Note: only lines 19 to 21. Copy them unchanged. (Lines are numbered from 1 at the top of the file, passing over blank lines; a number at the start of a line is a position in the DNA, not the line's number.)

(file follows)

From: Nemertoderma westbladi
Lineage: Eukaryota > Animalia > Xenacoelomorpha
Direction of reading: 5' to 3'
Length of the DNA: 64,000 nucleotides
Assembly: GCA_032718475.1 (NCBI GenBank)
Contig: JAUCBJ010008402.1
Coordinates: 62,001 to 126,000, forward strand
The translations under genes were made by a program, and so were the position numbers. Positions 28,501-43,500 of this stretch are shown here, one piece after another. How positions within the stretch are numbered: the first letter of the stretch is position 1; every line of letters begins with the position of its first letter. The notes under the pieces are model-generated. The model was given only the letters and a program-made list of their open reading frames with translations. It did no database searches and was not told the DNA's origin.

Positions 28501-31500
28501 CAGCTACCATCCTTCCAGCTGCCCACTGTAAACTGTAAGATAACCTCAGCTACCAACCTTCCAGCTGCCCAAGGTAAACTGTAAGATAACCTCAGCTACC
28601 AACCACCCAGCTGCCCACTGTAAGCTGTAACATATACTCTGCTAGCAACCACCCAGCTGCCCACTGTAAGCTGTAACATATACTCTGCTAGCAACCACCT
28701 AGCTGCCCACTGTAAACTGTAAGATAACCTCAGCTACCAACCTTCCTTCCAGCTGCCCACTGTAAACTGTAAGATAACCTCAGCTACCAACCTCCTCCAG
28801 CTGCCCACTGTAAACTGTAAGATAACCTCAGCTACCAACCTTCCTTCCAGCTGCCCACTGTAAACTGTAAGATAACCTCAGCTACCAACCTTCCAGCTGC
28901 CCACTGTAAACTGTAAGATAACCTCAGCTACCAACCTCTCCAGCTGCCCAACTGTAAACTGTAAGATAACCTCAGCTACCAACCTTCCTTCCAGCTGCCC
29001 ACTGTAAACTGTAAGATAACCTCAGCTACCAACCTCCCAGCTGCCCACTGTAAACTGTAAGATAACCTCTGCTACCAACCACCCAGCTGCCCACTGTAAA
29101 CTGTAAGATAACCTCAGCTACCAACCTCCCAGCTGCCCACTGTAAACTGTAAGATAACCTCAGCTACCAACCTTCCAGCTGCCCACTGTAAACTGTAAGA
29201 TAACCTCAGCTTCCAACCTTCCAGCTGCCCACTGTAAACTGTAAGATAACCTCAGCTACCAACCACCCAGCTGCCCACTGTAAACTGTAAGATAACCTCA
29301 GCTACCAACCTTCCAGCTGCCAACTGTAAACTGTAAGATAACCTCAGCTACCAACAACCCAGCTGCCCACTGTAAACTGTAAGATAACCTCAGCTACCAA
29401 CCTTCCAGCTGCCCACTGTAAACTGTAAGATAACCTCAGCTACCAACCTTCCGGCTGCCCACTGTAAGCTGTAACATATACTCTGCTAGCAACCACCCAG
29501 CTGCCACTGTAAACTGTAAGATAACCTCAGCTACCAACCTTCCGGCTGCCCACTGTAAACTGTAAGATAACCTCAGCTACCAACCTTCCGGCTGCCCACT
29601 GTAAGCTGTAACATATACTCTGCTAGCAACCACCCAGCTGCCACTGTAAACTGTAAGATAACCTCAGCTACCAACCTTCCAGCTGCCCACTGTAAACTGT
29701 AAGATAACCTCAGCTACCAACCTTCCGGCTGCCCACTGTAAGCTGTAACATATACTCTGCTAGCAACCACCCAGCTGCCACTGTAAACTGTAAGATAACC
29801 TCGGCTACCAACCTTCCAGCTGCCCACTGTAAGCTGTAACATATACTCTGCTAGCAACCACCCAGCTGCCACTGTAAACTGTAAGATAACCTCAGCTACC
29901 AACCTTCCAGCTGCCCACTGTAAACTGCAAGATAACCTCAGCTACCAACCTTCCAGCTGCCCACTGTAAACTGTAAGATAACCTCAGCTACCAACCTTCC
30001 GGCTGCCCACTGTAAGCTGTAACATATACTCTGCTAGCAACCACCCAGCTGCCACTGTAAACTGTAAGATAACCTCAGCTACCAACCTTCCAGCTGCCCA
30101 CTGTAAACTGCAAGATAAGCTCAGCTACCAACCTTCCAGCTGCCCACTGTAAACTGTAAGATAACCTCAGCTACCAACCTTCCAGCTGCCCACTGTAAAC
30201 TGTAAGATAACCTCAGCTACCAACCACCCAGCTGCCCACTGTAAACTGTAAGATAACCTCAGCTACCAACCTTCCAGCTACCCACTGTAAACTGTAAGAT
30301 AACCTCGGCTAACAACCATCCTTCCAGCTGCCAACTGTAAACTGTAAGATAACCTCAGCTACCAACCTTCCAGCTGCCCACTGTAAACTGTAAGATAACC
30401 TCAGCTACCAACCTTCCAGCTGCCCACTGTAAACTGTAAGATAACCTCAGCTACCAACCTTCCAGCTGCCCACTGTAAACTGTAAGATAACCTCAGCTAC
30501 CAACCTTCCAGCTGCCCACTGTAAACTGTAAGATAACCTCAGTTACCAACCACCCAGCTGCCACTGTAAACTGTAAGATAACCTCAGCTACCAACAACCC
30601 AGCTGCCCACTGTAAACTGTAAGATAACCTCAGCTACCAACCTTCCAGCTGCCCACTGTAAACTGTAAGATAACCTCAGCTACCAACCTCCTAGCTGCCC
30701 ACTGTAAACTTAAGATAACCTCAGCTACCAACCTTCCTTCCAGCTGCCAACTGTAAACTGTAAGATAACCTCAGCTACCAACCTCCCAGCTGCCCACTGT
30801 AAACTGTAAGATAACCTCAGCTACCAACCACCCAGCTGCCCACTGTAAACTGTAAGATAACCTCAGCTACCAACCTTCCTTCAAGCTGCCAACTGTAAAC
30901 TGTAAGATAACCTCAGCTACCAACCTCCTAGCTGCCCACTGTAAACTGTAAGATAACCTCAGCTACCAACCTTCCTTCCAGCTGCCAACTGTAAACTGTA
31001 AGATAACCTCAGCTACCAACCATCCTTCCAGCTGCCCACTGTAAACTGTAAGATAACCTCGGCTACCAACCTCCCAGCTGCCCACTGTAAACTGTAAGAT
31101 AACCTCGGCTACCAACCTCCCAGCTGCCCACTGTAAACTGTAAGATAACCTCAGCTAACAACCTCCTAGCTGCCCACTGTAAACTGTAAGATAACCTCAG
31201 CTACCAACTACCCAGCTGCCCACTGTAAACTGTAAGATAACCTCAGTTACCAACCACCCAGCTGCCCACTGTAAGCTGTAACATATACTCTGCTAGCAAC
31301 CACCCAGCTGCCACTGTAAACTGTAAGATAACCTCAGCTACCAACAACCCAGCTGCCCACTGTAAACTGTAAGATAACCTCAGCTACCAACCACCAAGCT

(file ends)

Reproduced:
29401 CCTTCCAGCTGCCCACTGTAAACTGTAAGATAACCTCAGCTACCAACCTTCCGGCTGCCCACTGTAAGCTGTAACATATACTCTGCTAGCAACCACCCAG
29501 CTGCCACTGTAAACTGTAAGATAACCTCAGCTACCAACCTTCCGGCTGCCCACTGTAAACTGTAAGATAACCTCAGCTACCAACCTTCCGGCTGCCCACT
29601 GTAAGCTGTAACATATACTCTGCTAGCAACCACCCAGCTGCCACTGTAAACTGTAAGATAACCTCAGCTACCAACCTTCCAGCTGCCCACTGTAAACTGT